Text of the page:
Solana often takes a while for people to wrap their heads around. I find this happens for a few reasons:
While there is some good content, it's scattered across many websites and blogs.
Solana is often explained in relation to Ethereum. But you don't need to understand Ethereum to understand Solana. This just confuses things.
There are some concepts in Solana (like the NFT token model) which are more complicated than they need to be.
As with everything in crypto, the majority of explainers are non-technical that use hard to understand metaphors.
I've spent a few months banging my head at this and I think I have a mental model that makes sense now...
Solana is a huge key value data database. Each Solana node stores this key value database in memory (and is why nodes have to be so big).
In Solana nomenclature, the key is called an address and the value is called the account. Each address points to an account where data is stored.
And everything on Solana is an address / account pair. For example, each program has an address and stores the code for the program at the associated account. (It's actually a bit more complex than this but we don't need to get into that...)
Now let’s talk about addresses. On Solana an address is a 256 bit number that is most often encoded with base58, so it looks something like this
There are two different types of accounts — let’s call them Regular accounts and Storage accounts.
Regular accounts are what you think of when you think of crypto addresses.
Bitcoin, Ethereum, and Solana all use Elliptic Curve cryptography which allows a public private keypair to sign messages. If you have a public private keypair, you can sign a message with your private key and other people can verify the message is signed correctly.
This public / private keypair mechanism allows wallets to sign transactions that authorize some action. The Bitcoin code won’t execute a transaction that sends Bitcoin unless that account has signed the transaction.
On Solana, the regular account corresponds to the public key. You hold the private key securely in your wallet and you can share your public key.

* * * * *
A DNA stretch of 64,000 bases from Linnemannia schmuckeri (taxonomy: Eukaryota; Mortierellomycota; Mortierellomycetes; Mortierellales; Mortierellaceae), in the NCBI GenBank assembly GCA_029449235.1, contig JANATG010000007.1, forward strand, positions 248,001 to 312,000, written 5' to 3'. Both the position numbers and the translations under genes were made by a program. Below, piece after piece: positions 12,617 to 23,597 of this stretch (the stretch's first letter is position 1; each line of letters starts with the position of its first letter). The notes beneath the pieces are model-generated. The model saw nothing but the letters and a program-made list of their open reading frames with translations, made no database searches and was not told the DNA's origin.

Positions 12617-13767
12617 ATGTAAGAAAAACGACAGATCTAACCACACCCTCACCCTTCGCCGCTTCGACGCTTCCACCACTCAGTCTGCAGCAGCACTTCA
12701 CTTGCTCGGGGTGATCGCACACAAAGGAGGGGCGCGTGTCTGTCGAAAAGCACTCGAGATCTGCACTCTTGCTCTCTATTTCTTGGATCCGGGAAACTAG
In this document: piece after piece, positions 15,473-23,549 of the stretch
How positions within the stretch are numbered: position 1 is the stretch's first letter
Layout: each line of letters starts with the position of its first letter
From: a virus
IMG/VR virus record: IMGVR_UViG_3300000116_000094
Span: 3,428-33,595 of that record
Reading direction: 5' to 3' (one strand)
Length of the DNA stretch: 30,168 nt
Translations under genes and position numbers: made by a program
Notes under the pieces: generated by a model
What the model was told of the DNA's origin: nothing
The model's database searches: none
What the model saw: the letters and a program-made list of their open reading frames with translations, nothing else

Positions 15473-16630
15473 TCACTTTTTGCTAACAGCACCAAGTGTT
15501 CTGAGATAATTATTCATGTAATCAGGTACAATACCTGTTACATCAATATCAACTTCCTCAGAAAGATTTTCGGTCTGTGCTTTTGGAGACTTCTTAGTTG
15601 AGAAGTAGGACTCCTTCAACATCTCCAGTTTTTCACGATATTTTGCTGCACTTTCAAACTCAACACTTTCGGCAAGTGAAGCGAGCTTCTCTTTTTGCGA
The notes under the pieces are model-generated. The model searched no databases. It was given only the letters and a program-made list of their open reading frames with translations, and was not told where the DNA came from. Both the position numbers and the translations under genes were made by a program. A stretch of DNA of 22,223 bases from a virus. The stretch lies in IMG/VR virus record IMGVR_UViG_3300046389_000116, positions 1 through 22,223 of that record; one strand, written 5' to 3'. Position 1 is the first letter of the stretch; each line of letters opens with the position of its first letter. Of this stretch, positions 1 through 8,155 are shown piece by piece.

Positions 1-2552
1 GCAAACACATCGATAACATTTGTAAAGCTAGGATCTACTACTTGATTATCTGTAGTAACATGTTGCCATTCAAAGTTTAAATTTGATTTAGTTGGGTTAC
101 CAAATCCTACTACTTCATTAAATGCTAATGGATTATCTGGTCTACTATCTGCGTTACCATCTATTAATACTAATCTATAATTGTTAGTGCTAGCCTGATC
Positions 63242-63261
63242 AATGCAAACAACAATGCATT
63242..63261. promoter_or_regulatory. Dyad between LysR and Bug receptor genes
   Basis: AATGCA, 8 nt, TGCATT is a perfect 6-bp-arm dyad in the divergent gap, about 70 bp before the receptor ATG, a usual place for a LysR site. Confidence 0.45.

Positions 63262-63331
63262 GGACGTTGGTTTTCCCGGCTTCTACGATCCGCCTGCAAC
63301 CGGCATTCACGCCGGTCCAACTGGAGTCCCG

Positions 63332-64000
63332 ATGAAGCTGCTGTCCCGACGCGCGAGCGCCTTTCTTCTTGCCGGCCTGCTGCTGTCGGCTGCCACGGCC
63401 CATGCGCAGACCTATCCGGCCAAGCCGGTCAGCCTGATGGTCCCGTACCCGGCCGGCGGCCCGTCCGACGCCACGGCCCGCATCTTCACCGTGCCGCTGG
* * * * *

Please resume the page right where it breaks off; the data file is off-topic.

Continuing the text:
In this system, a public key is a 256 bit number which lies on an elliptic curve. So a valid Solana Regular Account is one which lies on the elliptic curve.
Regular accounts are used for a couple things:
Wallets — If you want to have an account that stores SOL, you will create a regular account. SOL is stored directly in your wallet. (Tokens / NFTs are stored on Storage Accounts associated with your wallet.)
Programs — Every program is a regular account. It stores data in the account that is executed when the program is called.
Storage accounts allow you to store data associated with programs. A program can do anything from storing the state of an NFT listing, allowing an escrow between two parties, to acting as a domain registry.
You know an account is a storage account because its address is not on the elliptic curve that we mentioned above. That means a storage account address is not part of a public / private keypair, it’s just a number.
Regular accounts can sign messages with their private key to authorize transactions. Storage accounts can’t do this since they don’t have a private key. Instead storage accounts are linked to a controller program.
So if you are creating a program that will take a poll of where everyone wants to go on vacation, that program will store information about the different vacation destinations and votes at storage programs that are linked to the program.
If you ask me, the NFT spec in Solana is as complicated as possible (and I really want to rewrite it...). You can’t actually understand the NFT spec without understanding the coin spec.
A coin (aka a token) on Solana has a few characteristics:
An ID — This is called the Mint and is stored at the Mint account. The Mint account is a Storage Account that is controlled by the Solana Token Program.
Metadata — Name, symbol, price, etc. This information is stored in accounts on chain and places off chain.
Total Supply — Let’s say there are 1 million VIC coin. This VIC could be stored on one account or spread out across a bunch of different accounts. Each account stores a certain number of VIC and points to the owner. So I could have multiple accounts that store VIC. My overall balance is the sum of the VIC in these accounts.
Now that we understand how coins work, we turn to NFTs. An NFT is just a coin with a supply of 1. So each NFT has the following accounts (which are all Storage Accounts):
Mint — This is the ID of the NFT and stores some basic metadata.
Metadata — This has even more Metadata about the NFT. For historical reasons, it’s another storage account...
Token — This stores who owns the NFT. This can be super confusing since the address of the token account can change over time.
So if you own an NFT, what that means is the Token account for the NFT says that you are the owner.